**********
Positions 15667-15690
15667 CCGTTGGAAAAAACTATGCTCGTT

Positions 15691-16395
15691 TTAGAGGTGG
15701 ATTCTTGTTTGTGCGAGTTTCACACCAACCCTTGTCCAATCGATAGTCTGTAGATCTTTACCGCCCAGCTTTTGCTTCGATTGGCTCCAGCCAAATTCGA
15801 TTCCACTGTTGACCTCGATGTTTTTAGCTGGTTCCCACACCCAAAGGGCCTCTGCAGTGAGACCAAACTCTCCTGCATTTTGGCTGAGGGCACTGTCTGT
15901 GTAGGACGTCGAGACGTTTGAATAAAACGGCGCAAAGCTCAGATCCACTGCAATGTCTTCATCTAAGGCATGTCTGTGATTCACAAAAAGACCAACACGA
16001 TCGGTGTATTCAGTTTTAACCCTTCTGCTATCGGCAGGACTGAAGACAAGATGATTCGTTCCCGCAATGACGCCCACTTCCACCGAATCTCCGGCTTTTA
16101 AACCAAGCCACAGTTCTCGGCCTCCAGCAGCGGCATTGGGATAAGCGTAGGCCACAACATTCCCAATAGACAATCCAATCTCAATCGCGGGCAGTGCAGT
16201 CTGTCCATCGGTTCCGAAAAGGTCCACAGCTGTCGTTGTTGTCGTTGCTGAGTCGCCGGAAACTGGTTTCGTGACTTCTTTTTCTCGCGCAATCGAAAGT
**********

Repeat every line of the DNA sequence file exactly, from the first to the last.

Positions 15667-15690
15667 CCGTTGGAAAAAACTATGCTCGTT

Positions 15691-16395
15691 TTAGAGGTGG
15701 ATTCTTGTTTGTGCGAGTTTCACACCAACCCTTGTCCAATCGATAGTCTGTAGATCTTTACCGCCCAGCTTTTGCTTCGATTGGCTCCAGCCAAATTCGA
15801 TTCCACTGTTGACCTCGATGTTTTTAGCTGGTTCCCACACCCAAAGGGCCTCTGCAGTGAGACCAAACTCTCCTGCATTTTGGCTGAGGGCACTGTCTGT
15901 GTAGGACGTCGAGACGTTTGAATAAAACGGCGCAAAGCTCAGATCCACTGCAATGTCTTCATCTAAGGCATGTCTGTGATTCACAAAAAGACCAACACGA
16001 TCGGTGTATTCAGTTTTAACCCTTCTGCTATCGGCAGGACTGAAGACAAGATGATTCGTTCCCGCAATGACGCCCACTTCCACCGAATCTCCGGCTTTTA
16101 AACCAAGCCACAGTTCTCGGCCTCCAGCAGCGGCATTGGGATAAGCGTAGGCCACAACATTCCCAATAGACAATCCAATCTCAATCGCGGGCAGTGCAGT
16201 CTGTCCATCGGTTCCGAAAAGGTCCACAGCTGTCGTTGTTGTCGTTGCTGAGTCGCCGGAAACTGGTTTCGTGACTTCTTTTTCTCGCGCAATCGAAAGT